Honda XL750 Transalp review: A peak performer

Christopher Chaves Updated: June 11, 2024, 11:40 AM IST

When Honda came out with the XL750 Transalp, I was completely stoked, because just look at it, it looks like a baby Africa Twin, right? But then again, a closer inspection of the spec sheet revealed that it wasn't going to be on par with the CRF 1100L on sheer capability alone. And that left a big question mark looming over what this bike was actually capable of. That was until now, because Honda have finally gotten around to giving us the motorcycle for a limited amount of time for me to gauge what I can and tell you all about it.

The XL750 Transalp looks absolutely brilliant, ok not so much in this dark colour, but in the white paint scheme with red and blue streaks, and those gold rims, it looks drop-dead gorgeous in my opinion. It looks proportionate, not too big, but not overly imposing either, fitting for a mid-size, multi-cylinder ADV bike. Although some might find it to look rather simple, the features list that this bike houses says otherwise.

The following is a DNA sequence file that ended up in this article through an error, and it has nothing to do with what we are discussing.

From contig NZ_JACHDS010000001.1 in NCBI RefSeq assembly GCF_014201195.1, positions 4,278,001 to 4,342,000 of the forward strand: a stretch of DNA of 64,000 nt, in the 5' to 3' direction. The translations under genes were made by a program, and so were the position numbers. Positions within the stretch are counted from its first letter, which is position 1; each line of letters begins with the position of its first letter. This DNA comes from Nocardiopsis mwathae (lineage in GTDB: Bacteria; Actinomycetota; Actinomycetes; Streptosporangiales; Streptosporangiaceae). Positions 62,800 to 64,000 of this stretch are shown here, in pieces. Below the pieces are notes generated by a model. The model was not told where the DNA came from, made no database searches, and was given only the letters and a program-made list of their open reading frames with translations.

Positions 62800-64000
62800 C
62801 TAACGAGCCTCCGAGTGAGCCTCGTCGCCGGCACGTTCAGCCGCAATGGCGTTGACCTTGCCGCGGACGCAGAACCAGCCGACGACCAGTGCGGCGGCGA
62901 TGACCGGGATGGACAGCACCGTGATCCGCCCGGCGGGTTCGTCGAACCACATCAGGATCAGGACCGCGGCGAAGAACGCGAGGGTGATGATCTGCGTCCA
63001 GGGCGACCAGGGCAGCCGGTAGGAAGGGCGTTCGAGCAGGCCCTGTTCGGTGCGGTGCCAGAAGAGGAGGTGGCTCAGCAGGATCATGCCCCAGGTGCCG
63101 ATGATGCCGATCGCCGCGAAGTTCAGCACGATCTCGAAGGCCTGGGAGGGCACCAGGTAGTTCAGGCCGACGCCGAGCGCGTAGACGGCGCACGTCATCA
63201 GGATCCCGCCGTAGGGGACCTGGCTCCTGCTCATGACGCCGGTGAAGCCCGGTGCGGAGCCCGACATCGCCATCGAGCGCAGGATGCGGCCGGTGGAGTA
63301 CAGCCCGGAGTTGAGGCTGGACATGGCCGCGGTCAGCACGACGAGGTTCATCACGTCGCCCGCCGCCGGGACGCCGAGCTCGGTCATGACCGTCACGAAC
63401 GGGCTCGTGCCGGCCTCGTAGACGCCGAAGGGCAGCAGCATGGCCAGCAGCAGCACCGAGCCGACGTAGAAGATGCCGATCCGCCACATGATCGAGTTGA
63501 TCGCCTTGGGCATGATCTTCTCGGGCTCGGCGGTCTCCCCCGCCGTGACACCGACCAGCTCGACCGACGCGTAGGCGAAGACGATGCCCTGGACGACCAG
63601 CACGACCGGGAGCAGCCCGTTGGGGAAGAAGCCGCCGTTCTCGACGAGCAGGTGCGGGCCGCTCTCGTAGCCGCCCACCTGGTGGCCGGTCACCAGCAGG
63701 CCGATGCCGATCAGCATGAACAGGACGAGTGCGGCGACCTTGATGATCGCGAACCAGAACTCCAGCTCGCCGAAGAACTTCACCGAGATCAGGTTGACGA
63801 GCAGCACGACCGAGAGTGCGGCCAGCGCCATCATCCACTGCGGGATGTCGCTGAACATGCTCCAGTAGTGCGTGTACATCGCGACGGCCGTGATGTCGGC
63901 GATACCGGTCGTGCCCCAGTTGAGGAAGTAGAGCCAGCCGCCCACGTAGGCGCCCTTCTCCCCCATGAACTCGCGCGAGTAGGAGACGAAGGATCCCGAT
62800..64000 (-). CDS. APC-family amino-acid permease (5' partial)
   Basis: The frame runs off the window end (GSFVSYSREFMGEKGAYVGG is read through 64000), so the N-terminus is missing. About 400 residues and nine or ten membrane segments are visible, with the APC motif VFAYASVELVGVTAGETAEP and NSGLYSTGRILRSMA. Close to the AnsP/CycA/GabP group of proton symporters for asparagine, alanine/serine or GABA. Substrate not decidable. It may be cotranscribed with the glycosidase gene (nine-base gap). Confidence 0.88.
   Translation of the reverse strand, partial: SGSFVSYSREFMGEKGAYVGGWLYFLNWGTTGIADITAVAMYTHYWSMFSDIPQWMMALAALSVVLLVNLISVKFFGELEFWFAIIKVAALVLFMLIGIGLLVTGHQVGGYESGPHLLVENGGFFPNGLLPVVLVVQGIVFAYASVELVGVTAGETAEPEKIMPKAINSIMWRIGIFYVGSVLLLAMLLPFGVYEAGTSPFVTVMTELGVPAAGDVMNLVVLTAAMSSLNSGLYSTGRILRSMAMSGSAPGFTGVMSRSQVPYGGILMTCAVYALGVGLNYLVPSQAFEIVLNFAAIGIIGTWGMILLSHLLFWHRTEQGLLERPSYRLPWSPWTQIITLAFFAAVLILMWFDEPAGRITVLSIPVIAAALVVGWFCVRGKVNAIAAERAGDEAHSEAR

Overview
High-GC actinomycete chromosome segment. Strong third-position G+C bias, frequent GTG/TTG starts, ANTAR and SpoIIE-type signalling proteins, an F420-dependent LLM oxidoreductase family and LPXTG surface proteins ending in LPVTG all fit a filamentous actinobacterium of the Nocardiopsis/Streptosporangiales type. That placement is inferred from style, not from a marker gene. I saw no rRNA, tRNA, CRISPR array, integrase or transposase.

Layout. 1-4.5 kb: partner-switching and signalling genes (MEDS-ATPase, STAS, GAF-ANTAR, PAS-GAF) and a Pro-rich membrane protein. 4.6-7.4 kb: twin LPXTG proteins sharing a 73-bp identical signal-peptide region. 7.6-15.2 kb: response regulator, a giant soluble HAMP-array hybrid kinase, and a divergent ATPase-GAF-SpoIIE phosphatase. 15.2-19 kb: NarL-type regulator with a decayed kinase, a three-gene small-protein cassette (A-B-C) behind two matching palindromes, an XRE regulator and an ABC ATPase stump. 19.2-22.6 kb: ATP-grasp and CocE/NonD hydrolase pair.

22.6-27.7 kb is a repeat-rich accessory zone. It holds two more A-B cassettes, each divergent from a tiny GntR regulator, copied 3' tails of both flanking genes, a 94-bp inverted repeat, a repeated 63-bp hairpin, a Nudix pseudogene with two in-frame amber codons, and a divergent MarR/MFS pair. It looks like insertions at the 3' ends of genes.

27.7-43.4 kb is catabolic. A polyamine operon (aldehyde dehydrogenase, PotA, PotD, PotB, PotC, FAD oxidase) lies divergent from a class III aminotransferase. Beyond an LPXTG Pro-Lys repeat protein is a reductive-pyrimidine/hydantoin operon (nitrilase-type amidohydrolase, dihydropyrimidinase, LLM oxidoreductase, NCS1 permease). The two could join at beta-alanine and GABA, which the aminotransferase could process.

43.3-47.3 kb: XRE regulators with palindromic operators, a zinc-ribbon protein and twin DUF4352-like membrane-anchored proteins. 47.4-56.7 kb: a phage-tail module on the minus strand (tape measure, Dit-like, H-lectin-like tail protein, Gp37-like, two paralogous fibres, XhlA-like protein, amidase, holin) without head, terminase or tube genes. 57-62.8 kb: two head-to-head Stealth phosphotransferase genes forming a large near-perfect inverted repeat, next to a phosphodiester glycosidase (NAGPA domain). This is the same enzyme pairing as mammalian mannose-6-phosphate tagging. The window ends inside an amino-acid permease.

The Honda Transalp comes with the same 5-inch TFT screen that it shares with the NX500 but this one has a lot more information for you read out and even configure on the go. You have four themes, you get four ride modes. You have settings like engine power, engine braking, traction control and ABS, and there's even one ride mode where you can personalize things to your riding style and liking.